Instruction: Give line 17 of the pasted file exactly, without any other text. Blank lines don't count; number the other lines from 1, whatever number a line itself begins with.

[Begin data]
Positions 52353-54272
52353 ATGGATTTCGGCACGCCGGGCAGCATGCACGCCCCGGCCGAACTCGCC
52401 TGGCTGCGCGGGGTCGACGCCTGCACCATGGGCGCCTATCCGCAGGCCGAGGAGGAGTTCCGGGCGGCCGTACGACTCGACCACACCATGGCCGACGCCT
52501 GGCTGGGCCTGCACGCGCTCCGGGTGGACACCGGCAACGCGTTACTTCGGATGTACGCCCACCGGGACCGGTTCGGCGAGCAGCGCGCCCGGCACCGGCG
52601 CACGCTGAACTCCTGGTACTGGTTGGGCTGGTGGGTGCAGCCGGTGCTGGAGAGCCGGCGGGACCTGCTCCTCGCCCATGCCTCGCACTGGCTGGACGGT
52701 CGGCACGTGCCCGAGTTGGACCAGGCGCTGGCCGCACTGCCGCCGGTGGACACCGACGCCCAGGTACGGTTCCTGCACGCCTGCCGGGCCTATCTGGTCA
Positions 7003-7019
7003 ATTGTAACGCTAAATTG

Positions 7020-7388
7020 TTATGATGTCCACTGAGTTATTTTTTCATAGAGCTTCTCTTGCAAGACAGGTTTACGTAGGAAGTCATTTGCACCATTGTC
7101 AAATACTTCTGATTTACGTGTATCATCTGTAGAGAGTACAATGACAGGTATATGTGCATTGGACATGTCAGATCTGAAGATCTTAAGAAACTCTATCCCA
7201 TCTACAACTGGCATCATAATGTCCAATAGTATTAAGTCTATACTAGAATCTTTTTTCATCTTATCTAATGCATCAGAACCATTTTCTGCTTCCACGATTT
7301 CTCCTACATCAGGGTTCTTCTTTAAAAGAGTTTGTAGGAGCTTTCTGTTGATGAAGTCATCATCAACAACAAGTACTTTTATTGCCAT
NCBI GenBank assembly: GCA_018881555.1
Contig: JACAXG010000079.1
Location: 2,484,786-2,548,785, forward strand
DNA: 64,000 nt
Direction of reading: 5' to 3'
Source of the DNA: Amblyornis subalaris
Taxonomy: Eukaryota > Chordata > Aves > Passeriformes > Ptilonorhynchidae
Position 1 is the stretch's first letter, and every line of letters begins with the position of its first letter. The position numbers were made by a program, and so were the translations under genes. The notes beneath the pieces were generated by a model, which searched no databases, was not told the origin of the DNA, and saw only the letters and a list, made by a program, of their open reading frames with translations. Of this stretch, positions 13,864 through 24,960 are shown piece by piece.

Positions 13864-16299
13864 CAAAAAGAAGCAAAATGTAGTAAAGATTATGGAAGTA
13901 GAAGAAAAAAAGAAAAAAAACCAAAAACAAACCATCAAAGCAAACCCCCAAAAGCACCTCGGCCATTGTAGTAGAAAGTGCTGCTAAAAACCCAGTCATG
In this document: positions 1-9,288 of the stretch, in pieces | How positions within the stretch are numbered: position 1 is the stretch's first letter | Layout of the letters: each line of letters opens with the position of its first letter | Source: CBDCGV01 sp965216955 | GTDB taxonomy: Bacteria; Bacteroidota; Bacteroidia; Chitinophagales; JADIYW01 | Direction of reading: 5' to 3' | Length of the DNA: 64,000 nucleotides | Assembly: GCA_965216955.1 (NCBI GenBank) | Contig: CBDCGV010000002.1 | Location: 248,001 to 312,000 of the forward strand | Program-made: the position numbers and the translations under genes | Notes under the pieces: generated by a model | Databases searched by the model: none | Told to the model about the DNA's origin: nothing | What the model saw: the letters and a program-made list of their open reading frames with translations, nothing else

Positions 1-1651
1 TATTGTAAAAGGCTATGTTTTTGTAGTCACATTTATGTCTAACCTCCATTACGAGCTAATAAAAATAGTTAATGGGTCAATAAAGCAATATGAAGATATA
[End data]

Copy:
DNA: 64,000 nt